Julie Etchingham hosts Conservative Prime Minister Rishi Sunak and Labour leader Sir Keir Starmer during first head-to-head debate of the general election (Photo: Jonathan Hordle/ITV/Getty)

What is Labour’s plan for preventing future strikes in the NHS?

When asked about high NHS waiting lists, Mr Sunak said he’d struggled to get them down due to ongoing strike action in the health service.

Sir Keir responded that the Prime Minister was “blaming others” for his own failings, but the question was quickly turned on him by Mr Sunak, who pushed him on how he would end the strikes.

The Labour leader said: “We’ve got to resolve them, and for months and months and months the Prime Minister hasn’t resolved them.

“They’ve been arguing about who gets into the room. You’ve got to get in the room. You’ve got to resolve that because the NHS needs to get back to work.”

The Prime Minister received a round of applause when he responded saying he had rejected the unions’ demand for a 35 per cent pay rise for junior doctors, and kept the pressure on Sir Keir.

He added: “But I will say this. When Keir Starmer says he’ll resolve it, he hasn’t explained to you how.”

Sir Keir concluded the back-and-forth by saying he would also not commit to the unions’ demand, but insisted that the “grown-up” way to end the strikes was to “negotiate with the doctors and come to a settlement”.

However, many watching this exchange – including, most likely, the junior doctors themselves – would have wanted to hear more about what Sir Keir was willing to offer striking NHS staff to get them off the picket line.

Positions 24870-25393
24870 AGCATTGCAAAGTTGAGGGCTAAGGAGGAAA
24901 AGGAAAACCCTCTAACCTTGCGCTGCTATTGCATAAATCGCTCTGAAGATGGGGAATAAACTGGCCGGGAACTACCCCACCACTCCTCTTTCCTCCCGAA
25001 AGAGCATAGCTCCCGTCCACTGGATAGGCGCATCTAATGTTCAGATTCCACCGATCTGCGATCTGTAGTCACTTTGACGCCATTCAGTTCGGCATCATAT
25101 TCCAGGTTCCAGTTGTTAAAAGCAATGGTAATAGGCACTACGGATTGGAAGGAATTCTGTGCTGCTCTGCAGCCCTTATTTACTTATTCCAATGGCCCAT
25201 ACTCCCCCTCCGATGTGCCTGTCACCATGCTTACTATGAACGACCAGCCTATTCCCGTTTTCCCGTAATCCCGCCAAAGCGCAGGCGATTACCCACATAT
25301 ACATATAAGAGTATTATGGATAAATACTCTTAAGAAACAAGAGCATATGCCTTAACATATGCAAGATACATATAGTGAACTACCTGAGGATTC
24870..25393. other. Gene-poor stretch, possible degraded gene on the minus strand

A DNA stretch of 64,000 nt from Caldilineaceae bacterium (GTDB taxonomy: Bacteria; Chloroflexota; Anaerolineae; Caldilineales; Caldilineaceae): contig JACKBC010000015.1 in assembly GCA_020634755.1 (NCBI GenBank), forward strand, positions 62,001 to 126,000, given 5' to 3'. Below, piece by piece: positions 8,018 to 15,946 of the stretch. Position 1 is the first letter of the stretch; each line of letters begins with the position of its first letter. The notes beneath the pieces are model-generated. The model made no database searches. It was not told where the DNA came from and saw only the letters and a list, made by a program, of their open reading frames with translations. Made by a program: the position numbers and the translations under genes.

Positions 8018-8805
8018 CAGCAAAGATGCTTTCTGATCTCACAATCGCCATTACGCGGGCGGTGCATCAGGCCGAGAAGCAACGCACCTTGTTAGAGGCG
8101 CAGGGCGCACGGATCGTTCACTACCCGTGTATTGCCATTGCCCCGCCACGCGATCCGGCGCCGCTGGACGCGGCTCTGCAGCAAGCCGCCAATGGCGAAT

Will Labour back Conservative plans to prevent tax on state pensions?

One of the Conservatives’ early campaign pledges was to bring in the “triple lock plus” which would ensure that pensioners’ tax-free allowance would increase at the same rate as their state pension to prevent them paying tax.

Mr Sunak was quick to point out in the debate that “Keir Starmer hasn’t matched that pledge” and went on the attack, adding: “[It] means for the first time in our country’s history, if Labour is elected, pensioners will pay tax.

“I do not think that is right and you should explain to everyone why you think pensioners should be paying a retirement tax under your government”.

Labour has avoided backing this pledge, and Sir Keir’s only response was to accuse the Conservatives of making unfunded spending commitments.

The tax-free allowance threshold is currently frozen at £12,570 until 2028, by which point the state pension is predicted to be around £12,893.

If Labour has no plans to intervene or unfreeze tax thresholds, there is a chance retirees receiving the state pension could, as Mr Sunak said, begin paying tax for the first time. If Sir Keir wants to win over older voters, an answer on this issue may be needed.

What offshore processing plans are Labour considering?

There have been multiple hints from Labour over the past year that, although it is opposed to the Conservatives’ Rwanda scheme, it would consider processing asylum seekers in a third country.

No details have been revealed, however, about whether this would actually happen and where the processing could take place.

Sir Keir gave a firmer answer on his party’s stance on Tuesday evening, claiming that he would be open to using a third country for processing if it could be done “in compliance with international law”.

Mr Sunak, meanwhile, warned the audience that no flights to Rwanda would take place if Labour won the next election, and that bringing in the policy would help reduce small boat crossings in the Channel.